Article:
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Chicken Shit XRP Trading Manipulators May Find Beaxy In Their KYC

The biggest threat to cryptocurrency holders is bad code, as the latest exchange hack has shown. Beaxy, a recently launched exchange based in Nevis and St Kitts, will roll back a number of trades after falling victim to a little-known exploit in the XRP Ledger.

The exploit was discovered after a coordinated sell-off pushed XRP prices to forty percent below the wider market.

The orchestrated XRP dump is especially remarkable, in that it was conducted on a fully KYC compliant exchange and brings attention to some of the tradeoffs in exchange compliance.  

But the hackers may yet find something unpleasant at the bottom of their bucket of XRP…


How XRP Hit The Bargain Basement on Beaxy

XRP, launched by the founders of Ripple Labs, is the third-largest cryptocurrency by market capitalization, and worth close to $13 billion at press time. Manipulating the price of a currency with such a high market cap can only be achieved by targeting a minor exchange with low trading volumes

 

XRPBTC trading on Beaxy
Orchestrated XRP dump on Beaxy. Courtesy Beaxy

 

That is precisely what the alleged perpetrators achieved. They pulled off the attack using the partial payment exploit, which can be achieved when the:

“… financial institution’s integration with the XRP Ledger assumes that the Amount field of a Payment is always the full amount delivered… This exploit can be used against gateways, exchanges, or merchants as long as those institutions’ software does not process partial payments correctly.”– XRP Ledger Dev Portal

In addition to using tighter code, the XRP Dev Portal proposes two additional mitigations. One is using extra “sanity checks” to ensure that the amount sent is equal to the amount received. The other is to “Follow ‘Know Your Customer’ guidelines and strictly verify your customers’ identities,” in order to block malicious users or pursue them in the legal arena.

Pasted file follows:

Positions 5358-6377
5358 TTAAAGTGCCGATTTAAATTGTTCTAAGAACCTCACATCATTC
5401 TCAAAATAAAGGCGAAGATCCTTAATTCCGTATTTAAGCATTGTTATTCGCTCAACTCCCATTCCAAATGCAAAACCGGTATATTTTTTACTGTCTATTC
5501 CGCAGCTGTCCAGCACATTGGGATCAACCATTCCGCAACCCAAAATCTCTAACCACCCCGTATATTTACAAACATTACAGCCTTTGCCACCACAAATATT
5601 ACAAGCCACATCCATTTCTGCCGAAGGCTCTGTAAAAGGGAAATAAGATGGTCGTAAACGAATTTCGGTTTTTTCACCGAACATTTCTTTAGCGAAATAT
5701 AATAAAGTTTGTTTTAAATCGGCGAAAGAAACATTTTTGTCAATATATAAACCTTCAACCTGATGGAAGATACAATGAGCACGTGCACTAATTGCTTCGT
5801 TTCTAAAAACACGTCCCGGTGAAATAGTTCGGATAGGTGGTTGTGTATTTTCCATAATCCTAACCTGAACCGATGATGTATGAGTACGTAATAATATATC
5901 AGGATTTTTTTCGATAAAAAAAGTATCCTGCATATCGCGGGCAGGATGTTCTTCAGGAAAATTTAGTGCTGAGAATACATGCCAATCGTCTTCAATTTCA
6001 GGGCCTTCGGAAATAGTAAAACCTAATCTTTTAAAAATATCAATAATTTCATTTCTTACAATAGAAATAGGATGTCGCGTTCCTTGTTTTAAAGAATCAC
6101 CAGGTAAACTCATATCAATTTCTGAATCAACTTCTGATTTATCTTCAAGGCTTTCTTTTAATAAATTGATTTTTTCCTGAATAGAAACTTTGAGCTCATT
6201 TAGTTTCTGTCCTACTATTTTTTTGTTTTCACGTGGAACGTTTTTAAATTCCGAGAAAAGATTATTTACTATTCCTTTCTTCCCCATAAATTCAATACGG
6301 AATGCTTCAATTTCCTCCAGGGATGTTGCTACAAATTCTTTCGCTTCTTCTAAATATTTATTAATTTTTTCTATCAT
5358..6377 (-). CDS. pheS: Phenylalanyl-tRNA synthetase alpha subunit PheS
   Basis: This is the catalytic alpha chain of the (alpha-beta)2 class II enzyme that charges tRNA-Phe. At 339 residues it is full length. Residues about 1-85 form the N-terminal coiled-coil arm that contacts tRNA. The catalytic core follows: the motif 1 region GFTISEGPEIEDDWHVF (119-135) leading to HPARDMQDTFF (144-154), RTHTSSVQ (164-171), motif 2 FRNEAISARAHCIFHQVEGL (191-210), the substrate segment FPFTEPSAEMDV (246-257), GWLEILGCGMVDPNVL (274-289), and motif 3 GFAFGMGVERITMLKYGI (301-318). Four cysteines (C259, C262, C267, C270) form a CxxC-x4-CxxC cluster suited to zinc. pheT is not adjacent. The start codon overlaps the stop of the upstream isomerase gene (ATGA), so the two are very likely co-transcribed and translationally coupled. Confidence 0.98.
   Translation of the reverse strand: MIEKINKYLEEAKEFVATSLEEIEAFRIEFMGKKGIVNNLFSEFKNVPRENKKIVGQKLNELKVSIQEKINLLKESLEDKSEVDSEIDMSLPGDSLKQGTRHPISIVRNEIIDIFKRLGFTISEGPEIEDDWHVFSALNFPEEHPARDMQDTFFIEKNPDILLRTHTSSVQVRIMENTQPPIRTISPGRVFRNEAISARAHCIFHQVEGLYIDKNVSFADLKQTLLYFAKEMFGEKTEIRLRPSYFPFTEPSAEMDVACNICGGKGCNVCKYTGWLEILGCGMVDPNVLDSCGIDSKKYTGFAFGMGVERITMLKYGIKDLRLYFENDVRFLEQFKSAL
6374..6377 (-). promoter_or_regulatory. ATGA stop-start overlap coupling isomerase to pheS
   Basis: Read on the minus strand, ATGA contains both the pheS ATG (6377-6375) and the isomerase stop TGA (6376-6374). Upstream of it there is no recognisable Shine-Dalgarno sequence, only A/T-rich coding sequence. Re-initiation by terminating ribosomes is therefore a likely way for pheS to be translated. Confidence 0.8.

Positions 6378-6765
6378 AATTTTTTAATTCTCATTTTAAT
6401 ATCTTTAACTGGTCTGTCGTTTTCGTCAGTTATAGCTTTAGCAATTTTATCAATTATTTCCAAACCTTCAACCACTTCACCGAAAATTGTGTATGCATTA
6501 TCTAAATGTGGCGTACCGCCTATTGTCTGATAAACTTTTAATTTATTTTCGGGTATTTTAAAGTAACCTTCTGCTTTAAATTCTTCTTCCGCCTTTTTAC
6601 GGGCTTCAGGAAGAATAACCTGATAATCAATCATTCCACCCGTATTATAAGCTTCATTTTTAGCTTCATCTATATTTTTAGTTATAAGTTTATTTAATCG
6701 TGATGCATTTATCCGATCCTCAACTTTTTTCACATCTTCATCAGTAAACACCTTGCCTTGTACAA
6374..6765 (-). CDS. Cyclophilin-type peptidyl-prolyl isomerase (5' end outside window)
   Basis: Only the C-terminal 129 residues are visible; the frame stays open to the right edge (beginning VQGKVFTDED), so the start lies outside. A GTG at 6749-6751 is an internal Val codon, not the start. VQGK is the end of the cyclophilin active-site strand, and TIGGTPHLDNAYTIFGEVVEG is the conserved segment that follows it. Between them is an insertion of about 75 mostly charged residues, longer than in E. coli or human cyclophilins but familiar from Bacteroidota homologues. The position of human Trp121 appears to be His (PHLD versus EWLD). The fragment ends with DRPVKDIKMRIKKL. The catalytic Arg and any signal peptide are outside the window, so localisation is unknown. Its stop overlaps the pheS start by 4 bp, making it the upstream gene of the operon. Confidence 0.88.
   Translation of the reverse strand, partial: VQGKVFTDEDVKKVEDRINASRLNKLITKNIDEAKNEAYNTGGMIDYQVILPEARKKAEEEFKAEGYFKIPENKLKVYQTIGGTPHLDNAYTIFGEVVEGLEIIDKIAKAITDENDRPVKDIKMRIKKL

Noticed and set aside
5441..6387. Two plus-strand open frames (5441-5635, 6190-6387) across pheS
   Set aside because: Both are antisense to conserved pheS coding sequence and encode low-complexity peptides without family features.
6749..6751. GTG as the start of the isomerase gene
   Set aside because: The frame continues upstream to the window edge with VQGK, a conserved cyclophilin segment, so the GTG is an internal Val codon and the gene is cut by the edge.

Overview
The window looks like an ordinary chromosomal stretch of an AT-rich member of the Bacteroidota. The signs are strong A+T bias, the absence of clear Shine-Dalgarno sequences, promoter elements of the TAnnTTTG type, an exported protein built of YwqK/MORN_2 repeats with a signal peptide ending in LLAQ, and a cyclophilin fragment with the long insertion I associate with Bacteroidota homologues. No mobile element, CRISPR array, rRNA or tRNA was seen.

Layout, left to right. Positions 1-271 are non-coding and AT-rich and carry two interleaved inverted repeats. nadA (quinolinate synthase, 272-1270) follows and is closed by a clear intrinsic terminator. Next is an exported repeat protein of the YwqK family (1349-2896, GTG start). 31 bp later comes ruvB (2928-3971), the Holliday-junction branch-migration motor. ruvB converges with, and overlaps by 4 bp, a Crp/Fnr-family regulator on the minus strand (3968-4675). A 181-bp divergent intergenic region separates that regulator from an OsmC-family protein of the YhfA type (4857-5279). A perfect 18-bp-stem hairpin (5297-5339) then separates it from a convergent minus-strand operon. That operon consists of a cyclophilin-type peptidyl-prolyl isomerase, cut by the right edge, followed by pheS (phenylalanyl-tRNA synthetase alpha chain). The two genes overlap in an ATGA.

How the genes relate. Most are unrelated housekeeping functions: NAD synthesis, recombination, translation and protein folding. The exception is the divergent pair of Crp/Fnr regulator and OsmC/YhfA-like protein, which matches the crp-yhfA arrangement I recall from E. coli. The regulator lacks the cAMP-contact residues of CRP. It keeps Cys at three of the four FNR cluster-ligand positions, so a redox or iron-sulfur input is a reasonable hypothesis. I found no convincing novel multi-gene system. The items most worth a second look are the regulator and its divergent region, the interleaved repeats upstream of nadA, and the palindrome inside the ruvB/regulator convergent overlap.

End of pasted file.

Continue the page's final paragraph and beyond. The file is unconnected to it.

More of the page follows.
While the perpetrators apparently succeeded in exploiting Beaxy’s code, they didn’t account for the fact that Beaxy is KYC compliant. The exchange has since promised to pursue them:

 

 

After all, it knows who they are. Beaxy has further assured users that it will ‘roll back’ the malicious trades and compensate affected users:

 

 

The exchange remains frozen in the interim.

Crypto Briefing reached out to Beaxy to ascertain the countries of origin of the people who sold off XRP. As of press time, we are yet to hear back from the exchange.

The incident points to both the pros and cons of KYC/AML procedures among exchanges and crypto processors. BitPay recently implemented KYC requirements for users making particular transactions of a significant size. 

Implementing KYC keeps exchanges and crypto services on the right side of the law and is expanding across the sector. In the case of the Beaxy incident, it could also reveal who was behind the manipulation on their exchange.

KYC has become unpopular among crypto users, but the benefits it can bring to the industry in situations such as these are positive. The sharp blade of KYC rules cuts both ways.


Beaxy in Focus For Hefty Listing Fees

Beaxy has recently faced scrutiny over its listing fees. The exchange was forced to issue a broad statement on their listing fee policies, in which they argue that their listing fees are both ‘fair and transparent’.

They failed to mention they are also high, especially if measured in the context of Beaxy’s trading volume. On-chain assets, (i.e. tokens without their own blockchain) cost almost $12,000 to list on the exchange. Custom blockchains cost close to $18,000.

24-hour trading volume on the exchange, according to CoinMarketCap at press time, was just over $150 thousand. Three-quarters of that volume is between BTC and BXY, Beaxy’s native token.

Beaxy is not the only exchange to charge a listing fee, and many marketplaces have been accused of running on a ‘pay-to-play’ model. But, given the overhead costs of exchange security and KYC, those high fees might just be the price of keeping customers’ funds safe.

The incident and Beaxy’s listing fees are likely to prompt calls for more decentralized exchanges in the industry. With Binance DEX currently being the most liquid at daily volumes around $3 million, the role of DEXs remains limited.

Beaxy’s XRP incident shows, however, that a well-oiled DEX may be a safer trading location than a small, centralized exchange. It may also be more affordable for projects seeking to list coins.

 

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